With a name like 'Space Walk' you can imagine how thrilled we were to hear NASA is sending inflatables to outer space. For you, inflatables may call to mind childhood playtime and summer parties. When NASA Space Architect Kriss Kennedy sees an inflatable, however, he sees the solution to a space travel problem:
'How do you fit a livable environment for space travel into the limited cargo space of a rocket ship?'
Inflatables Amongst the Stars
The impetus for creating this inflatable is simple: to get mankind to Mars. The problem with using the traditional metals found in spacecrafts is that they have to be built to fit the rocket cargo space, and if using traditional materials, the size of the environment would not be tenable for a full crew of astronauts.
To fit in the cargo space and still provide astronauts with enough room to stay sane during their travels to the Red Planet (harder than it sounds), an inflatable module has been constructed by Bigelow Aerospace.
Bigelow Expandable Activity Module (BEAM)
The Bigelow Expandable Activity Module is cylindrical in shape and made out of several layers of materials resistant to micrometeorites, such as Kevlar. Deflated and folded, the BEAM is 6 feet by 6 feet, while inflated its maximum size is 12 feet by 10 feet, which is as big as an RV.
The BEAM will be taken on a SpaceX resupply spacecraft to the ISS where it will then be attached to the station's Tranquility node. Astronauts will then expand the BEAM to its full size using air packed within the module and a pressurized system. The module can be fully inflated in as fast as four minutes, though as a precaution, it will be slowly inflated over the course of several hours.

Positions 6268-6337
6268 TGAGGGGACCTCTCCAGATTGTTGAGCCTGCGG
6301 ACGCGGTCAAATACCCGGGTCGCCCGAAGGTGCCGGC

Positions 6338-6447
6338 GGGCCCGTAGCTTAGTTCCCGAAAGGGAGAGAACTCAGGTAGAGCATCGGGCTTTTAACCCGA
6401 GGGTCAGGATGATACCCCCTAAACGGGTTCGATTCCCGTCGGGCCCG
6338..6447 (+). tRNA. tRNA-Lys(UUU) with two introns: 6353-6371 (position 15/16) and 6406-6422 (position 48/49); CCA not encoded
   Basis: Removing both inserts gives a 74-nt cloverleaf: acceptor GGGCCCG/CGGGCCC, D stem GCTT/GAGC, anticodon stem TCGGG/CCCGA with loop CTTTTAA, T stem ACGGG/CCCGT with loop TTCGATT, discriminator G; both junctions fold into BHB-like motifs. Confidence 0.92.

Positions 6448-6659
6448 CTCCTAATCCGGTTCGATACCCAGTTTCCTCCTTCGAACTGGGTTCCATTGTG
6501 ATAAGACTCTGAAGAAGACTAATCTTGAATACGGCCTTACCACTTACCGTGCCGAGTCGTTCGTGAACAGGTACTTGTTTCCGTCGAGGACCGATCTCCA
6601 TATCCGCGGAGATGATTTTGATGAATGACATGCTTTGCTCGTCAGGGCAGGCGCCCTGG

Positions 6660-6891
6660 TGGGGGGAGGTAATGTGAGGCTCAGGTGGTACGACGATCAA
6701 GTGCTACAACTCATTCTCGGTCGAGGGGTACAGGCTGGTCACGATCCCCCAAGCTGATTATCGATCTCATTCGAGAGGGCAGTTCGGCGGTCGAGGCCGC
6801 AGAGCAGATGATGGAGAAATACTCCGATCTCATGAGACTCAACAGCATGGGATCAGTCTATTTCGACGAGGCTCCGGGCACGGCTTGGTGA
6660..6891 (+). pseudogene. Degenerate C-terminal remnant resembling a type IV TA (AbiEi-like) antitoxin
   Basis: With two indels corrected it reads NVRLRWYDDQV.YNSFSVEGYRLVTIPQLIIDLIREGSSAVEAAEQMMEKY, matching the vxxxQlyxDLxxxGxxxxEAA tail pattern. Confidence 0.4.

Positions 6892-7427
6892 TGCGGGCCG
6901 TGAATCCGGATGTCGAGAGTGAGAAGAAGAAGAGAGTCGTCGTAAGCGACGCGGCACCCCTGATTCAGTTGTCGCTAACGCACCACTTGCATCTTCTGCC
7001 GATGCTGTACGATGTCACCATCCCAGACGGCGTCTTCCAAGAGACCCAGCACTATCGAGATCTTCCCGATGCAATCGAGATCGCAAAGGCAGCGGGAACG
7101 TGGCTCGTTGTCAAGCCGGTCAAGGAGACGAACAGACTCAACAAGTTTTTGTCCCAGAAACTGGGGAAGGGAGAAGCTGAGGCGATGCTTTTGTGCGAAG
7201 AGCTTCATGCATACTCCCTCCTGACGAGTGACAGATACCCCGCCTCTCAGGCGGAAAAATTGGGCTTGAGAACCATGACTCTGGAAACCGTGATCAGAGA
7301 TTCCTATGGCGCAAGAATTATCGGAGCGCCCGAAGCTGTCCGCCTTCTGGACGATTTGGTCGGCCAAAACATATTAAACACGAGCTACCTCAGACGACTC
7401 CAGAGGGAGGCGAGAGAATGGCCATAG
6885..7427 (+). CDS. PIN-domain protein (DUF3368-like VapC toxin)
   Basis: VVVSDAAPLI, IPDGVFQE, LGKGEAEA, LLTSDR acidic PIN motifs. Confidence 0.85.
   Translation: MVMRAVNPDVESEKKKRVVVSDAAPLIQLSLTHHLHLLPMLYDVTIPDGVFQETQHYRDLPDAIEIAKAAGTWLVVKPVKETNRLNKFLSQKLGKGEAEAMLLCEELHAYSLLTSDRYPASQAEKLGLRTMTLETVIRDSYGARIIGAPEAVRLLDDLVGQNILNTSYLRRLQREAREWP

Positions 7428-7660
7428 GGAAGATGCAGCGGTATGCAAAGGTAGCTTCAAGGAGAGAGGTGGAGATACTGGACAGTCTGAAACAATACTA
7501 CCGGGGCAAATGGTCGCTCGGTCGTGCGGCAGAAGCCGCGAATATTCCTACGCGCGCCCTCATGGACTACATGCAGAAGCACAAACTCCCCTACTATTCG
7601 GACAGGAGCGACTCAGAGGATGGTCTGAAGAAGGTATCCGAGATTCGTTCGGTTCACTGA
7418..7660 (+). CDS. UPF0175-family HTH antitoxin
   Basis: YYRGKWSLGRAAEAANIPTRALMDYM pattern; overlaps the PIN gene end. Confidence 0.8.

For two years, the BEAM will be attached to the ISS. Astronauts will check up on the BEAM regularly and note how the habitat performs. The crews are not expected to sleep in the BEAM. After the two years of testing, the space station's robotic arm will detach the module from the Tranquility node and allow the BEAM to burn up in the Earth's atmosphere.
If inflatables are shown to perform well in space, the future of space travel is limitless. Can you picture the fun of inflatable obstacle courses on Mars? Imagine how high you could jump if you were 60% lighter!
Photos from: Space.com